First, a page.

The world quickly came to realize, when the World Health Organization (WHO) called glyphosate a “possible carcinogen,” that publicly available products were not always safe. Corporations lobbying the government dictated final outcomes, and often discredited or largely ignored the recommendations of world health bodies.

The World Health Organization has placed another common product in the “probably carcinogenic” category, this time granting our phones with a similar warning to glyphosate. 

In 2011, now six years ago, the World Health Organization openly declared cell phone radiation as a cause for concern, classing the electromagnetic fields (EMFs) as “possibly carcinogenic to humans.” The research was conducted by the International Agency for Research on Cancer (IARC), and although we became mildly aware of the possible side effects, the reality was largely ignored by officials.

The research compiled data from areas including animal testing and cancer rates, exposure data, cancer in humans, and ‘mechanistic data.’ The results proposed the critically reviewed evidence “strong enough to support a conclusion that there could be some risk, and therefore we need to keep a close watch for a link between cell phones and cancer risk,” said Dr Jonathan Samet at the time, the Chairman of the Working Group responsible for the research.

IARC Director Christopher Wild added to the EMF hazard debate:

“Given the potential consequences for public health of this classification and findings . . . it is important to take pragmatic measures to reduce exposure such as hands-free devices or texting.”

cell phone EMFs

Joel Moskowitz of U.C. Berekley’s School of Public Health agrees with the CDC on these dangers in an ABC7 News report, but said pertinent information was hidden from public scrutiny.

Moskowitz sued the state of California to obtain withheld information reports detailing supporting evidence of the CDC’s findings.

“We have evidence of brain tumors and other head and neck tumors. We also have evidence of sperm damage in males, infertility in females.”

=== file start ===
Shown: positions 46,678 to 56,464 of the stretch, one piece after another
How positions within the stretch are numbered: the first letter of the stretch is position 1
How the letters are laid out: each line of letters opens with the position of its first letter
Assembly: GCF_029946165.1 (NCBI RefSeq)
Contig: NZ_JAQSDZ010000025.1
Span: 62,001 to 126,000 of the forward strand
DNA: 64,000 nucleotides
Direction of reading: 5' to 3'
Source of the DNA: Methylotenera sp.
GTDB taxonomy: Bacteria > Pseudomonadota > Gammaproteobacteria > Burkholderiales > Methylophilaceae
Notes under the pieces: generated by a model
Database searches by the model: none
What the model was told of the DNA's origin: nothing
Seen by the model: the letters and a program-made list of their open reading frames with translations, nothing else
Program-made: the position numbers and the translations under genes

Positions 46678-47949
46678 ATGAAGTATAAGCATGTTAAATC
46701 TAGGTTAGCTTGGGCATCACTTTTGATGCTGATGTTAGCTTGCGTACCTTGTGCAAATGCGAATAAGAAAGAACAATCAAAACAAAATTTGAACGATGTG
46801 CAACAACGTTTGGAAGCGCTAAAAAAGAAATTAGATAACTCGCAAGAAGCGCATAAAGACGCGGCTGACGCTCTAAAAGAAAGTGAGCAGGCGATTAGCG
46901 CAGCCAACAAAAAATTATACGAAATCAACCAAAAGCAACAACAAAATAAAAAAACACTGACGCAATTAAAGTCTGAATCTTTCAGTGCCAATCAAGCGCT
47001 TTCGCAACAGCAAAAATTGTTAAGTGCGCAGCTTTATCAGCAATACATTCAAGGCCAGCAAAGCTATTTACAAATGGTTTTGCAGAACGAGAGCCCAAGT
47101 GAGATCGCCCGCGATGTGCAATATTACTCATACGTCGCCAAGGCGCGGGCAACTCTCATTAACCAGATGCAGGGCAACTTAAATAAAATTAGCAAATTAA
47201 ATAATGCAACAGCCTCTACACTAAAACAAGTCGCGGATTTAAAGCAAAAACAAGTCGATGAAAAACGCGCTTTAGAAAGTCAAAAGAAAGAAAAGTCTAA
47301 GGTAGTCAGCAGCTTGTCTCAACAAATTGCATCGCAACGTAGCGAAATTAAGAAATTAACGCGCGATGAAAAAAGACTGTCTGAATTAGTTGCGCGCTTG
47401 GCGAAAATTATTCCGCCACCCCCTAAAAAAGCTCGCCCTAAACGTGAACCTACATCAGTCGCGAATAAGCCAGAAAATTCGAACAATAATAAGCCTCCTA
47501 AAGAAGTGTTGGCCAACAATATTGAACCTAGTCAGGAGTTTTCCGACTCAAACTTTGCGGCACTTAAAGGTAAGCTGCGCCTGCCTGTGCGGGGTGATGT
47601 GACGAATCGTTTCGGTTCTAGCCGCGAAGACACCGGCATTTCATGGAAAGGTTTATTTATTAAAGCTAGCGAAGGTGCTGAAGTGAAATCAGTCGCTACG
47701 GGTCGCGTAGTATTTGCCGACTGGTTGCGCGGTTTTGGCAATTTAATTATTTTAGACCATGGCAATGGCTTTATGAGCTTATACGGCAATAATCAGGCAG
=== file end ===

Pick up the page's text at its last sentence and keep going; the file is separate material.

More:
The state of California kept the cancer risk information a secret for years. Aptly describing the cover-up like that of the tobacco industry, Moskowitz says they “follow[ed] the same playbook.”

The state argued the release of the report was delayed because the CDC insisted more research was required. Ellie Marks of the California Brain Tumor Association disagrees:

“People need to know; people are unaware that cell phones as they are used now are not safe,” she said.

cell phone EMFs

The ‘buried’ Cell Phones and Health report lists additional studies; resulting concerns; and a point form notation to lower your risk of EMF exposure. It also notates the susceptibility of EMFs on a child’s brain through to teen years, “which may make children and teens more sensitive to EMF exposures,” and to ensure set limits for this age group – including limiting “texting,” and calls for “emergencies” only.

The document further states:

“Cell phones, like other electronic devices, emit a kind of energy called radiofrequency EMFs (electromagnetic fields). Health officials are concerned about possible health effects from cell phone EMFs because some recent studies suggest that long-term cell phone use may increase the risk of brain cancer and other health problems […]

“Several studies have found that people with certain kinds of brain cancer were more likely to have used cell phones for 10 years or more. Most of the cancers were on the same side of the head that people usually held their phones. Although the chance of developing brain cancer is very small, these studies suggest that regular cell phone use increases the risk of developing some kinds of brain cancer. Some studies have also linked exposure to EMFs from cell phones to fertility problems. As more studies are done and we learn about possible risks for cancer and other health problems linked to cell phone use, the recommendations on this fact sheet may change.”

Moskowitz argues that an earlier release of this publication “could have saved some lives […] seven years ago.”